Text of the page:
Hernias occur in as many as 1 out of 10 people during their lifetime.
Some patients are more at risk than others:
- Men seem to have a higher risk of developing a hernia. 9 out 10 hernia patients are male.
- Individuals with a family history of hernia makes them more likely to develop a hernia.
- Older patients with weaker tissues are at a higher risk of developing a hernia.
- Premature Newborns have particularly weak abdominal muscular anatomy making them a high risk group for developing abdominal hernias.
- Post-pregnant women can sometimes be more susceptible to developing hernias due to weaker abdominal tissues
Risk factors that increase the likelihood of developing a hernia include:
- Obesity: Abdominal muscles are progressively infiltrated with fat weakening them. This fat inside your abdomen increases the pressure inside, weakening tissues over time.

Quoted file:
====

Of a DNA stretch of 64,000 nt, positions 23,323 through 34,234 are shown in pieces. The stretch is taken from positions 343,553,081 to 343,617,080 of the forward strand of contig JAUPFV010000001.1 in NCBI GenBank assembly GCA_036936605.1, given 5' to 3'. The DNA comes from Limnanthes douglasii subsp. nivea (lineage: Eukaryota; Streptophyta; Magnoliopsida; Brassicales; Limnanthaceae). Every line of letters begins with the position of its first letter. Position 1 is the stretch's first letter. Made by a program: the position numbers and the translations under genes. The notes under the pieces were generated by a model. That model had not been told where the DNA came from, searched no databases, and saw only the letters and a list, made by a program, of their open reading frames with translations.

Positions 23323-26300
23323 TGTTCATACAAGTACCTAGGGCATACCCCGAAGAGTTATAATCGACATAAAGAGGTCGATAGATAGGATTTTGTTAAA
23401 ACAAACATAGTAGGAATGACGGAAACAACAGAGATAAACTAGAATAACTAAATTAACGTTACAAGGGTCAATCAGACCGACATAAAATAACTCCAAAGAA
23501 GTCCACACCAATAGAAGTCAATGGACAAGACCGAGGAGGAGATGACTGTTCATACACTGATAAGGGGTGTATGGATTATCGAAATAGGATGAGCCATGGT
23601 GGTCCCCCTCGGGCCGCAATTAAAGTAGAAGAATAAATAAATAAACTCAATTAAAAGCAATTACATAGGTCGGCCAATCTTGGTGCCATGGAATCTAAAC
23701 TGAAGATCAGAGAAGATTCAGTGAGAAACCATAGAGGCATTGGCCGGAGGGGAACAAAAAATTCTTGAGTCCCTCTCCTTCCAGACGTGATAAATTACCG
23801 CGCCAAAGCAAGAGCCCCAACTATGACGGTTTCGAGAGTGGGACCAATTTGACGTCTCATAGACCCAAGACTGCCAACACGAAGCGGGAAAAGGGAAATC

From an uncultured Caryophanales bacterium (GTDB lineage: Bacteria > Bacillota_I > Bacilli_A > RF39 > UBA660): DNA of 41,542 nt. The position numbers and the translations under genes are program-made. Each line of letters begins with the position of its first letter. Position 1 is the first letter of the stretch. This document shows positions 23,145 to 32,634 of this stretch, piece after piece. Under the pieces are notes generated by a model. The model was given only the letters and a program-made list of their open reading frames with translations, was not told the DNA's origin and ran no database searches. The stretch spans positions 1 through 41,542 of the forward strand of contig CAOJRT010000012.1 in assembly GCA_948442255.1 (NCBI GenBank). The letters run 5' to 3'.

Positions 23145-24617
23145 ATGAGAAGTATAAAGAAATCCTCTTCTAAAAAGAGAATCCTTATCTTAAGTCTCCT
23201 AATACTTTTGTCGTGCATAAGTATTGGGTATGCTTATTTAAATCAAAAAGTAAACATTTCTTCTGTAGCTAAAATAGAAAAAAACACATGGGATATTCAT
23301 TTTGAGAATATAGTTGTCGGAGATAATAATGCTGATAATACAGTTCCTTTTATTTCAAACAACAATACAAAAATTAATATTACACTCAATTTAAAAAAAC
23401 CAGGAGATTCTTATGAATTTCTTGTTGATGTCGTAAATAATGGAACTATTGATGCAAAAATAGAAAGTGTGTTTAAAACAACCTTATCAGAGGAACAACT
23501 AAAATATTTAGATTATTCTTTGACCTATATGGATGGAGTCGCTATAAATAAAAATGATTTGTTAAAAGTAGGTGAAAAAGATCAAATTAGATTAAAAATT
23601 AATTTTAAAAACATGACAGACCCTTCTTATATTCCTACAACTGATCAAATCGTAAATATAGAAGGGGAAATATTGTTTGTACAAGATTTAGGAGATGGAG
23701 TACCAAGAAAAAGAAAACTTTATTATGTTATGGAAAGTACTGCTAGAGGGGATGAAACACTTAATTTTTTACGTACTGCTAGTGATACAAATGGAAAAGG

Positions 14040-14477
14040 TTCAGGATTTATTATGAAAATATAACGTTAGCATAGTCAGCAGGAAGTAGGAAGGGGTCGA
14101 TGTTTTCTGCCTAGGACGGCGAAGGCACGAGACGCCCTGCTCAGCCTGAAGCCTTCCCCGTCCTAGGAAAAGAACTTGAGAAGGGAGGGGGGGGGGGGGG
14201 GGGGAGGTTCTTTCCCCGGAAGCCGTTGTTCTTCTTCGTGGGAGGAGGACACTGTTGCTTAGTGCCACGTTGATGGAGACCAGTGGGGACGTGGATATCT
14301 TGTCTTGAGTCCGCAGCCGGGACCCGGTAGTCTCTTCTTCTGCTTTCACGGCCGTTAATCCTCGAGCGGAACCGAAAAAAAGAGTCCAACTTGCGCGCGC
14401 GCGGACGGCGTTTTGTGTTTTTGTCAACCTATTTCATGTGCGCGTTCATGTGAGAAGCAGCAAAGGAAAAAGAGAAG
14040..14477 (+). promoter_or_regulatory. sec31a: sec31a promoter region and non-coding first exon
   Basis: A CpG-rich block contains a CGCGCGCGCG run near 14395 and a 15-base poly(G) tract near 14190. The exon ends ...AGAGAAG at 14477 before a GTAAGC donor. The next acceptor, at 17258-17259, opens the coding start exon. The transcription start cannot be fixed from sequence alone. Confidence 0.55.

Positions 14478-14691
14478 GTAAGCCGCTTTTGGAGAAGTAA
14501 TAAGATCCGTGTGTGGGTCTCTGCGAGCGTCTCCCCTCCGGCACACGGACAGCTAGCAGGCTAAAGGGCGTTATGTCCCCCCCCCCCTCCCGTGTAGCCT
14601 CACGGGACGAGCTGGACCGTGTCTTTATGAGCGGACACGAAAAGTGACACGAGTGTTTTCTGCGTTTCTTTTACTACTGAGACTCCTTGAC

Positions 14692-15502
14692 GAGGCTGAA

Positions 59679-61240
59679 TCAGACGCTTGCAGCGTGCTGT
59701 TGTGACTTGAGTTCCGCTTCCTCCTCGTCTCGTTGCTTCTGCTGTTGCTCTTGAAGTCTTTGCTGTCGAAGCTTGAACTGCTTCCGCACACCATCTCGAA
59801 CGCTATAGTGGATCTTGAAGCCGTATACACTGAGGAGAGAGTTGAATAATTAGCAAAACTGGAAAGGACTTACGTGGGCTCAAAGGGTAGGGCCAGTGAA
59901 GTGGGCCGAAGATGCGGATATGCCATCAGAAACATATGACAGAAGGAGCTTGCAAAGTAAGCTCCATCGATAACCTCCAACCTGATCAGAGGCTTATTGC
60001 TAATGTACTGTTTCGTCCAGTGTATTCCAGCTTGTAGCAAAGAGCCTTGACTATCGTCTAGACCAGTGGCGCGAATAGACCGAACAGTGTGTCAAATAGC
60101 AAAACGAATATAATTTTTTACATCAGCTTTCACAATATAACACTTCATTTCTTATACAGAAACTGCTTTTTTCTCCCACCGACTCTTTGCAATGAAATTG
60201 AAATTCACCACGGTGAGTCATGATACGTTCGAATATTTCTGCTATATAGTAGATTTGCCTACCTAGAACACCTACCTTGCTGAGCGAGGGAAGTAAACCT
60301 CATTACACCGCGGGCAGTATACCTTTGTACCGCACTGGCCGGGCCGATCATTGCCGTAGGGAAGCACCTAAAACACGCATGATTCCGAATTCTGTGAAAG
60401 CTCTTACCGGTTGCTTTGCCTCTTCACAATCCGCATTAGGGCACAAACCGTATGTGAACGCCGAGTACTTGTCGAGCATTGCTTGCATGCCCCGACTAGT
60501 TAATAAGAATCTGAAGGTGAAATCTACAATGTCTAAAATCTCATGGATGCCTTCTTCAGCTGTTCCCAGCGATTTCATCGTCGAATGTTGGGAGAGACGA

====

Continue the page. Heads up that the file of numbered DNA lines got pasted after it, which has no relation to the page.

- Straining: Activities that strain the abdominal muscles such as repetitive lifting heavy weights or coughing.
- Smoking: Weakens tissue and prevents injured tissues from healing properly.
Here is an example of a Post-pregnancy related hernia. The video shows a woman in her forties, after multiple pregnancies (pressure inside), with a reducible Umbilical (belly button) hernia.
This video shows a lower abdominal Spigelian hernia.